Seven years later, I'm still watching (or taping) it every week. Why? Because it's the best drama show on TV, hands down, no contest. I thought at first I was biased because I studied physiology and am pretty versed in the technical jargon and medical realities they face on the show. I have a great interest in medicine and even considered a career in that path at one point in my life. However, the more I watched the show, the more I realized that it's not about the physical traumas, but about the human traumas. The admittedly romanticized, but no less relevant, reality of a profession that deals with life and death day after day, night after night. This is what makes it compelling. This is what makes it of greater scope and deeper emotions.
An ER doctor never gets enough sleep, never gets to go home. Is facing critical situations one after the other. Must make life-altering decisions daily. And yes, also has to cope with his personal life. Relationships, achievements and short-comings.
The setting aside, ER is a show that can boast about serious talent in the writing, directing, acting, casting, cinematography, editing, sound and even the pretty realistic make-up-F/X departments. And I'm talking about top-notch rendition, year after year. Just look at the list of Emmy and Golden Globe nominations over the years. What should also be kept in mind is the genuine appreciation by the public, as demonstrated for example by the People's Choice Award for Favorite Television Dramatic Series for eight years straight.
Created by writing mogul Michael Crichton, this show has passed a host of extremely talented actors that went on to 'bigger and better things', while still keeping the quality and the excitement of interesting and captivating stories told by equally apt newcomers. The style of the show is unique. The humour is witty and often sarcastic (see the purposely unlikable, sharp-tongued Paul Crane's Dr. Robert Romano). The tension is handled impeccably. The death of main characters truly riveting, sad and heartfelt (no question some of the best shows). The personal stories of the nurses and doctors and their work interactions with each other is worthy of a soap opera, but handled with a honest hard look at the twists and turn of life and personal interplay. The directing is smart, thorough. The long continuous takes (with great cinematography work) enables us to feel right in the action and switch from a tense situation to the other. What can you ask more of a TV show?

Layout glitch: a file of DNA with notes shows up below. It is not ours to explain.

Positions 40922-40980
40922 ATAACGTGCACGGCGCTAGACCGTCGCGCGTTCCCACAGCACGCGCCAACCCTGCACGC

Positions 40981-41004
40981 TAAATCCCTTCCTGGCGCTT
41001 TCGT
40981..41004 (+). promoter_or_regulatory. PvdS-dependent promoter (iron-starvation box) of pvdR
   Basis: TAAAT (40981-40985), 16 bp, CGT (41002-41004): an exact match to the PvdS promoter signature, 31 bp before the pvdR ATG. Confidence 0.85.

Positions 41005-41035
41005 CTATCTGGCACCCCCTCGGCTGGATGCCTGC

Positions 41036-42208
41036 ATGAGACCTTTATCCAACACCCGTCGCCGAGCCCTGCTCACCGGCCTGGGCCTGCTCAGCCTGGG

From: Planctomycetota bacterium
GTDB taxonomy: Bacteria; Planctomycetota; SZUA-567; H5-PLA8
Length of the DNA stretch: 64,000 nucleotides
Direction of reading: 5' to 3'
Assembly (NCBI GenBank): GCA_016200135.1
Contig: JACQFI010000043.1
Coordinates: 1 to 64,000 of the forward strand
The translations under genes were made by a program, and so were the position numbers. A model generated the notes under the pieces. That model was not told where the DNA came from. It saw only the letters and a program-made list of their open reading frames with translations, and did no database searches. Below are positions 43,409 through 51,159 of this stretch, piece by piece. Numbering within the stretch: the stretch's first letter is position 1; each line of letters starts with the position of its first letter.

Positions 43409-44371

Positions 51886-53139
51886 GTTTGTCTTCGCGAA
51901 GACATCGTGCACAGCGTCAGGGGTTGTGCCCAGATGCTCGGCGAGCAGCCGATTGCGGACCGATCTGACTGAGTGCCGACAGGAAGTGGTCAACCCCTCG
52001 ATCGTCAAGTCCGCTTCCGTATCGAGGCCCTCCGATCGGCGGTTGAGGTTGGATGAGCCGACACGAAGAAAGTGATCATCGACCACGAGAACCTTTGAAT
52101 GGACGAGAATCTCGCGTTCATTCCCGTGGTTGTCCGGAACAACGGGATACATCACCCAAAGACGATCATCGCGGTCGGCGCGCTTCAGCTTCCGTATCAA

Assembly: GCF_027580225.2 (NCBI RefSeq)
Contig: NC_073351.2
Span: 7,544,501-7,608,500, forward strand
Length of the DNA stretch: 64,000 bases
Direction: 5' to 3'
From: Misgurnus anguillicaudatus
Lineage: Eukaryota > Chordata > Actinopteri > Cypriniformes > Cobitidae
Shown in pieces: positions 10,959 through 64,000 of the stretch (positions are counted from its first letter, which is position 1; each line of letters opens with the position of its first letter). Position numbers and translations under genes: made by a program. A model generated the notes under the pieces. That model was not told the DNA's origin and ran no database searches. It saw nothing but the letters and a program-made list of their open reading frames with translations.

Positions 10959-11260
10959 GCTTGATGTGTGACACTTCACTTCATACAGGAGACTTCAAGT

I enjoy ER and give my hats off to everyone involved with the show. Back in 1994, they re-invented the TV drama genre, upping the level of writing, acting and directing. This challenged the competition at the time and started giving us altogether better drama shows (for the most part). In its ninth season, ER is still the best; it hasn't lost any steam yet. Yes, there has been a lot of changes (actors-characters), but the essence (writers, directors, producers) of what makes the show great is still there and still strong.
When it comes down to it, the daily stress and life-affecting decisions at County General Hospital coupled with the hectic work environment is a place I want to vicariously live in every week. Because, with all the pain and hardness, we understand that these doctors like to help people, but they also love the RUSH.